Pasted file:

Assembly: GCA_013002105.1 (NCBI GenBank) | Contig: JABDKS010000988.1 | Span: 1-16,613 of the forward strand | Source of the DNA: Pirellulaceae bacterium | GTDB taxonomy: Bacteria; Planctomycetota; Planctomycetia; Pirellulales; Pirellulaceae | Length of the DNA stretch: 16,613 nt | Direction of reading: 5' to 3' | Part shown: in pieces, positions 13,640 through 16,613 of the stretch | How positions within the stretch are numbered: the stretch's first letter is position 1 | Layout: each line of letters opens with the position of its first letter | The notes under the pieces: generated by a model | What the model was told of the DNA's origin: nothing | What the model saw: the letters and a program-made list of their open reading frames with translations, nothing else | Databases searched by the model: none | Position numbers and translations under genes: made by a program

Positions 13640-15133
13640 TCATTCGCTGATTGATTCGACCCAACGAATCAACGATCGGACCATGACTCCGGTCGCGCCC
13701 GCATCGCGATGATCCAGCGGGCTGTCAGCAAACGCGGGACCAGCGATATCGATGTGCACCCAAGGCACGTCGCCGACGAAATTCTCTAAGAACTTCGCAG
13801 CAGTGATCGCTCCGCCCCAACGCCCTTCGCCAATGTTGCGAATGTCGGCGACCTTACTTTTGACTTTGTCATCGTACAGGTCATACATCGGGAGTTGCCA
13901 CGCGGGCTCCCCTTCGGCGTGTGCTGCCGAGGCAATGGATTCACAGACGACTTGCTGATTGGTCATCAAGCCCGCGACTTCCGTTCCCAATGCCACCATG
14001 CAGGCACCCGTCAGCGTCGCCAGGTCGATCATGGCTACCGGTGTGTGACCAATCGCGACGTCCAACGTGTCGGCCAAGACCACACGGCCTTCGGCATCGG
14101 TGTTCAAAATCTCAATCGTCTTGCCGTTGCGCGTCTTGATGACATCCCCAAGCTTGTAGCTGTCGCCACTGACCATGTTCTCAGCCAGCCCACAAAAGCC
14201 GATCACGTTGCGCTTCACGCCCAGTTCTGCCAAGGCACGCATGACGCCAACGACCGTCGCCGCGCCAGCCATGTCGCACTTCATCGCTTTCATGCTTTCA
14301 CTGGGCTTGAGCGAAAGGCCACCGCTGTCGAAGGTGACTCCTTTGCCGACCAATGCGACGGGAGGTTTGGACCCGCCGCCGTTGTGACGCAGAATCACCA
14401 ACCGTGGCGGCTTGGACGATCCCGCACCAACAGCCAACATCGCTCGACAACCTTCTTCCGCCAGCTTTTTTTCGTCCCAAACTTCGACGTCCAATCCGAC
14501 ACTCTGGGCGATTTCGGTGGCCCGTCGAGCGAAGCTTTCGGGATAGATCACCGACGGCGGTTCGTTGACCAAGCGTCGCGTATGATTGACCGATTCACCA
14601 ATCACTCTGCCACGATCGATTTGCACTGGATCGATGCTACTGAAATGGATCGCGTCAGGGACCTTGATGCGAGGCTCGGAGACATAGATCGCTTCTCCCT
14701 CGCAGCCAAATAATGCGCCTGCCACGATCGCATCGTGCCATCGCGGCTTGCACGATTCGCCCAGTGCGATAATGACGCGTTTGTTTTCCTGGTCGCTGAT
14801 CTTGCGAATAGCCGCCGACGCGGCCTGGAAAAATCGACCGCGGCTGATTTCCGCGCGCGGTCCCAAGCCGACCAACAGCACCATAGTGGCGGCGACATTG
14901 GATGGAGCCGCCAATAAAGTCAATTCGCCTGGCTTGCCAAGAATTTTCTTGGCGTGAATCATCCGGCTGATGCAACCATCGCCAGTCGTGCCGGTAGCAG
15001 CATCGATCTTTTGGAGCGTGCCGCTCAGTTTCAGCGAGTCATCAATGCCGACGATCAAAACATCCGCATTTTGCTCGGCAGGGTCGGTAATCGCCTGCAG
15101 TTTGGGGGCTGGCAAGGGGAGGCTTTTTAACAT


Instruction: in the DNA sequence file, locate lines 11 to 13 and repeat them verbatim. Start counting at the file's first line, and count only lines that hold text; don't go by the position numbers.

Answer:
14401 ACCGTGGCGGCTTGGACGATCCCGCACCAACAGCCAACATCGCTCGACAACCTTCTTCCGCCAGCTTTTTTTCGTCCCAAACTTCGACGTCCAATCCGAC
14501 ACTCTGGGCGATTTCGGTGGCCCGTCGAGCGAAGCTTTCGGGATAGATCACCGACGGCGGTTCGTTGACCAAGCGTCGCGTATGATTGACCGATTCACCA
14601 ATCACTCTGCCACGATCGATTTGCACTGGATCGATGCTACTGAAATGGATCGCGTCAGGGACCTTGATGCGAGGCTCGGAGACATAGATCGCTTCTCCCT